Vintage 2003

LC_20_050697  photo par Leif Carlsson

Descritpion of the vintage

2003 was an extreme year, and couldn’t be more different from 2002. Winter was actually cold and the vineyard land enjoyed lots of snow until the first week of February. The weather changed middle February and the temperatures didn’t stop rising until the end of the harvest. This snow represented also the last decent amount of water that entered the soils.

Budbreak was very early. The first leaves were out early April for the gewürztraminer grape variety. This was sadly too precocious. The 11th April frost (- 4°C) did a lot of damage and explains the low yields of this grape variety. All the other grape varieties in Alsace were slightly less precocious, and this saved them from that frost. As early as April, all the growers were conscious that water would be a crucial element in 2003. Flowering started late May and was finished middle of June for the later ripening vineyards. The change of colour of the grapes started also extremely early (around 20th July). At that time, we were expecting to start harvest middle of August !

Water stress is by far more a problem in the semi-continental climate of Alsace than excessive rainfall. Between February and October (when the harvest was over), there was only occasional rainfall, often causing lots of damage, because they were almost always storms with hail. There were some serious losses in some parts of Alsace due to hail storms, mostly in the south part of the Alsace region. In all the other areas of Alsace, the vines started to feel the lack of water at the time of budbreak. In July and August, abnormal and record breaking temperatures increased the stress on the vines.

Other vintages in Alsace that enjoyed more total rainfall did in fact present more severe hydric stress symptoms (like 1994 for example). Overall, the vines did resist relatively well to the drought in 2003. Especially when the growers did adapt the farming techniques (destroying cover crops, covering the soils with mulch, hoeing the soils to preserve humidity, reducing the yields….). The fact that the drought started at budbreak must have set the vines in a water saving mode early enough, regulating the growth, keeping small sized berries… In 2003, we are much more concerned by the damage of heat and extreme temperatures (over 35°C) on aromatic varietals than the effect of drought.

The lack of water did in fact slow down the ripening process in August. The harvest started middle August for sparkling wines (crémants d’Alsace) and 1st September for the AOC Alsace. A lot of vineyards were harvested before September, especially Pinot-Noirs or Pinot-Gris, unfortunately, even if the grapes had very high sugar levels, they were not yet physiologically ripe. The sugar levels increased very slowly in September, so it was possible to wait until the middle of September to start picking the grapes. Acidities were very low already end of August and didn’t change afterwards (it sometimes actually increased very slightly). Acidification was exceptionally (I hope) allowed in 2003 (2.5g/l tartaric acid maximum) and chaptalization was reduced from +2.5% alc to +1% alcohol.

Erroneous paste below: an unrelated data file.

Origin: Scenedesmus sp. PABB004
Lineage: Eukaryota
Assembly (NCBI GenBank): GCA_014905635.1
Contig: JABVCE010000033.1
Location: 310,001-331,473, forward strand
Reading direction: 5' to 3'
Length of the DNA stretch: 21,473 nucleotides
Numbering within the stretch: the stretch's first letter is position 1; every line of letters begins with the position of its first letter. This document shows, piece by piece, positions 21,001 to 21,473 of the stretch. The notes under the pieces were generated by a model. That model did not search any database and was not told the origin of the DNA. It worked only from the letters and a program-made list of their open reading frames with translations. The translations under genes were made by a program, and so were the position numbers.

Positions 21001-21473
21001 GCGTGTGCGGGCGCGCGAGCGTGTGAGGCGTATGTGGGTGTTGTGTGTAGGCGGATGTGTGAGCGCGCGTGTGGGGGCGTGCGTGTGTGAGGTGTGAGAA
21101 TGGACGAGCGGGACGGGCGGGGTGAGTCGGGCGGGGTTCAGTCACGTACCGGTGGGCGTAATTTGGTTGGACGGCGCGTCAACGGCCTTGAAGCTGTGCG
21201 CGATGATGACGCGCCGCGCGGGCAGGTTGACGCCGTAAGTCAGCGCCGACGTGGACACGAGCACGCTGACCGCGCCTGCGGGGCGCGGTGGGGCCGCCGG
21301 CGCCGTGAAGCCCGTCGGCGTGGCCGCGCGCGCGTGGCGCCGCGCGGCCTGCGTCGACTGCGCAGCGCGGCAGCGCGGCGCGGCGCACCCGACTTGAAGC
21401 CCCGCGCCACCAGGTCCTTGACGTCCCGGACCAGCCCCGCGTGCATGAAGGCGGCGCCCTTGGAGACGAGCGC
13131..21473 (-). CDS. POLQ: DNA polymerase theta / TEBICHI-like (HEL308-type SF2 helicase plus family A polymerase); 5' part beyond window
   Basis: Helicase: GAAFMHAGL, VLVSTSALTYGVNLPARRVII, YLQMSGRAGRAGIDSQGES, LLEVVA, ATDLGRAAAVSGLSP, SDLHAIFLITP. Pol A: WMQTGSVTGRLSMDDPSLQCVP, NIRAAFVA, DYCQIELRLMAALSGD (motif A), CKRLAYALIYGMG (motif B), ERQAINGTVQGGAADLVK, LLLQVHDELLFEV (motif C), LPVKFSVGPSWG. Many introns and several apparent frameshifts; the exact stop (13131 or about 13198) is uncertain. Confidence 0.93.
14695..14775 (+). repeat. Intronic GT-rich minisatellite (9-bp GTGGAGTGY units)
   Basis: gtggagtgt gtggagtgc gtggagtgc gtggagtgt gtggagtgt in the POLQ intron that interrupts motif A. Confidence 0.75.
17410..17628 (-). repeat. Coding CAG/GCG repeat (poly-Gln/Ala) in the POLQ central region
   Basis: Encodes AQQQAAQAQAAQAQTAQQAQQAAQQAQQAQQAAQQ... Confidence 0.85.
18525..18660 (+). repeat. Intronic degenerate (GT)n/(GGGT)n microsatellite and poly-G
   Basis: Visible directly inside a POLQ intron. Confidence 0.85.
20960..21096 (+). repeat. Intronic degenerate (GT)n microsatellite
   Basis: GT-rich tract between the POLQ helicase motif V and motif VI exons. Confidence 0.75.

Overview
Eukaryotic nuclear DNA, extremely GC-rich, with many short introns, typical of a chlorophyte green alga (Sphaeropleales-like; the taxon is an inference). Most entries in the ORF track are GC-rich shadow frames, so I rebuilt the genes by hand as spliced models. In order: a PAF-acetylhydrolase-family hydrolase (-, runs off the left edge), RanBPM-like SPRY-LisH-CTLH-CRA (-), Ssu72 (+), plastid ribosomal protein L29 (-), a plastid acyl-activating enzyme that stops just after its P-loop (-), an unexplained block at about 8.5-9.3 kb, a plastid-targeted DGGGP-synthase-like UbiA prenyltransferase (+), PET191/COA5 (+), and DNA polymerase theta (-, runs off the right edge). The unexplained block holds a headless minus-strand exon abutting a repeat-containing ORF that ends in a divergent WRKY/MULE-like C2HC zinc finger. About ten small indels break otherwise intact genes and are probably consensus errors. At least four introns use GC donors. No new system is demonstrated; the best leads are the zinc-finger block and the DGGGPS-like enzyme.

On our Domaine, we harvested our Muscats early September, the rest of the harvest was done between the 15th and 30th September. The early start is in fact less exceptional than the early finish. All the grapes were picked in absolutely perfect health condition. Early October the rains started again, but the soils were still very dry until middle of January 2004.

At the exception of a few young vines in Riesling, the sugar concentration was normal to good. We tried to avoid over ripeness in order to help the wines ferment as dry as possible. The high temperatures at harvest time and the lack of rain certainly favoured fast fermentations, which was actually very good in this vintage, most wines having medium to low acidity and higher pH. Most 2003 show relatively high finished alcohol, at the exception of the Rieslings, and quite astonishing tannin levels (small grapes and healthy skins) that should give some extra ageing potential. The great vineyards do show complexity and character. No wine was either chaptalized or acidified in 2003 and we harvested an average of 29hl/ha.